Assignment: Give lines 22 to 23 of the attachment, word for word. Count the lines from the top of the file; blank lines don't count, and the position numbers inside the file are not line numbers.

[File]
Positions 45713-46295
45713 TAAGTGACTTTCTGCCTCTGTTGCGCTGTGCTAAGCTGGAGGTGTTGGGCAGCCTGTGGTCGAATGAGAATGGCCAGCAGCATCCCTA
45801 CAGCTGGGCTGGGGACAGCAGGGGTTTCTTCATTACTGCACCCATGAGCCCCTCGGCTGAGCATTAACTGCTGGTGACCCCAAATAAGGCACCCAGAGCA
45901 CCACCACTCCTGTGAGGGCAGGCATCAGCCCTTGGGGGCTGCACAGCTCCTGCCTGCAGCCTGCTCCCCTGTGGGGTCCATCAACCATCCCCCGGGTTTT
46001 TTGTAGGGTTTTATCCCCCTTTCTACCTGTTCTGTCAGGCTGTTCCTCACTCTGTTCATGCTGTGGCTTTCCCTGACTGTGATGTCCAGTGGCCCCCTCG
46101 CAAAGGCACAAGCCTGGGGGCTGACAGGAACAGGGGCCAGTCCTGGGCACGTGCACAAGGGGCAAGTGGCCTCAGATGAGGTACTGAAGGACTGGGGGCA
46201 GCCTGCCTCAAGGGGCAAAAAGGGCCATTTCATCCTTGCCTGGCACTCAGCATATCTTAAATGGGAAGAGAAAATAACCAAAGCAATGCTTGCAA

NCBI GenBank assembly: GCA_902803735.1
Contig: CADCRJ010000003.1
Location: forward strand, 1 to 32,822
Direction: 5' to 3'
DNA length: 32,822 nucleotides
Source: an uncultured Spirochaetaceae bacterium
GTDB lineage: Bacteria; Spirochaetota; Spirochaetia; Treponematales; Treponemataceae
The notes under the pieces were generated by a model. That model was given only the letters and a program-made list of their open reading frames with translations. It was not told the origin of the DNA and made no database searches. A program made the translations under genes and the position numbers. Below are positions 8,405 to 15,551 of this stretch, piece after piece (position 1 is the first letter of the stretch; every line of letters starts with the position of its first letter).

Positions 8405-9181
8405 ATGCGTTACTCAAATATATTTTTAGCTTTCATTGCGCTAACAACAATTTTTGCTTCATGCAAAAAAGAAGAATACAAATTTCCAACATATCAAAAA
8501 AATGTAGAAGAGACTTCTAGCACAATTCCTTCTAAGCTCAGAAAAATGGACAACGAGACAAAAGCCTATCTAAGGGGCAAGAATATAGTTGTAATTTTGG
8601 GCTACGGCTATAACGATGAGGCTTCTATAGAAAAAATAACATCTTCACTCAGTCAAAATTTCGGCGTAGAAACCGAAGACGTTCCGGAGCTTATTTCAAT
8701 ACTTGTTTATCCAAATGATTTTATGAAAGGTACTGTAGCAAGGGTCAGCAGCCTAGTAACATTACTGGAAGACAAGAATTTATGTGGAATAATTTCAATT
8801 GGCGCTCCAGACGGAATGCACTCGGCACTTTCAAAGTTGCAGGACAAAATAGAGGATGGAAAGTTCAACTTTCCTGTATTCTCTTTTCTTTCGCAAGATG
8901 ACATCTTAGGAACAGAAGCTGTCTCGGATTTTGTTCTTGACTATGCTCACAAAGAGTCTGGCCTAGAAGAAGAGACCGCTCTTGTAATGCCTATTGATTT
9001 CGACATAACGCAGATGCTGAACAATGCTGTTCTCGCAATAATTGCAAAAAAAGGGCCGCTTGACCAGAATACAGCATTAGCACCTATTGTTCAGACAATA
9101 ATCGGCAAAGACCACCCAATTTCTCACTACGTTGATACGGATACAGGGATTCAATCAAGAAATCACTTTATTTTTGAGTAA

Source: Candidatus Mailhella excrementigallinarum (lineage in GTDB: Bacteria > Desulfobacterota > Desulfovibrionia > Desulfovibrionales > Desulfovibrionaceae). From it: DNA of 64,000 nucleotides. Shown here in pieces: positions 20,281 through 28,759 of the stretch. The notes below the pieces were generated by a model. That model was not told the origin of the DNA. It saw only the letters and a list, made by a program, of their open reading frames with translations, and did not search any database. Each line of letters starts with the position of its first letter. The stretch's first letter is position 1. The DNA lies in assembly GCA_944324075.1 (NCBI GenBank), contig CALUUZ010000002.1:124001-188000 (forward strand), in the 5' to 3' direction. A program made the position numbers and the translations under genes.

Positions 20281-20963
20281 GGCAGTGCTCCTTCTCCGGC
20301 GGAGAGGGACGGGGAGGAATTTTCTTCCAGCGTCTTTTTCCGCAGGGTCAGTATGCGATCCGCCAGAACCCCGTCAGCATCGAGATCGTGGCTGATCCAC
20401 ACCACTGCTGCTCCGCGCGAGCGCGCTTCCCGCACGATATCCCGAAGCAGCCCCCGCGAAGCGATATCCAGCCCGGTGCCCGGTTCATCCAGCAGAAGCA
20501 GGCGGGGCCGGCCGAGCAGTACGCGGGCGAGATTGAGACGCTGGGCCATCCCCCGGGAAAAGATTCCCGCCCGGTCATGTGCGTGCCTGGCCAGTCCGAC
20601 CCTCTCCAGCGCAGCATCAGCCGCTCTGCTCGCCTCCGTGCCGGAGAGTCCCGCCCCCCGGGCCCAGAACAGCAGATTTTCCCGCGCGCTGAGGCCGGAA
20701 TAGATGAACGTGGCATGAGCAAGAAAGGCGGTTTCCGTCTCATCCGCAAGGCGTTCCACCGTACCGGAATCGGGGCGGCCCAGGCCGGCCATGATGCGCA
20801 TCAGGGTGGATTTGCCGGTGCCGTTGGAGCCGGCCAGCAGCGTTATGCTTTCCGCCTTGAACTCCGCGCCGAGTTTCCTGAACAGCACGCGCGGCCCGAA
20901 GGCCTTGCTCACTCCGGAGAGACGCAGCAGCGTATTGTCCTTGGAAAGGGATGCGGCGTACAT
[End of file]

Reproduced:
8901 ACATCTTAGGAACAGAAGCTGTCTCGGATTTTGTTCTTGACTATGCTCACAAAGAGTCTGGCCTAGAAGAAGAGACCGCTCTTGTAATGCCTATTGATTT
9001 CGACATAACGCAGATGCTGAACAATGCTGTTCTCGCAATAATTGCAAAAAAAGGGCCGCTTGACCAGAATACAGCATTAGCACCTATTGTTCAGACAATA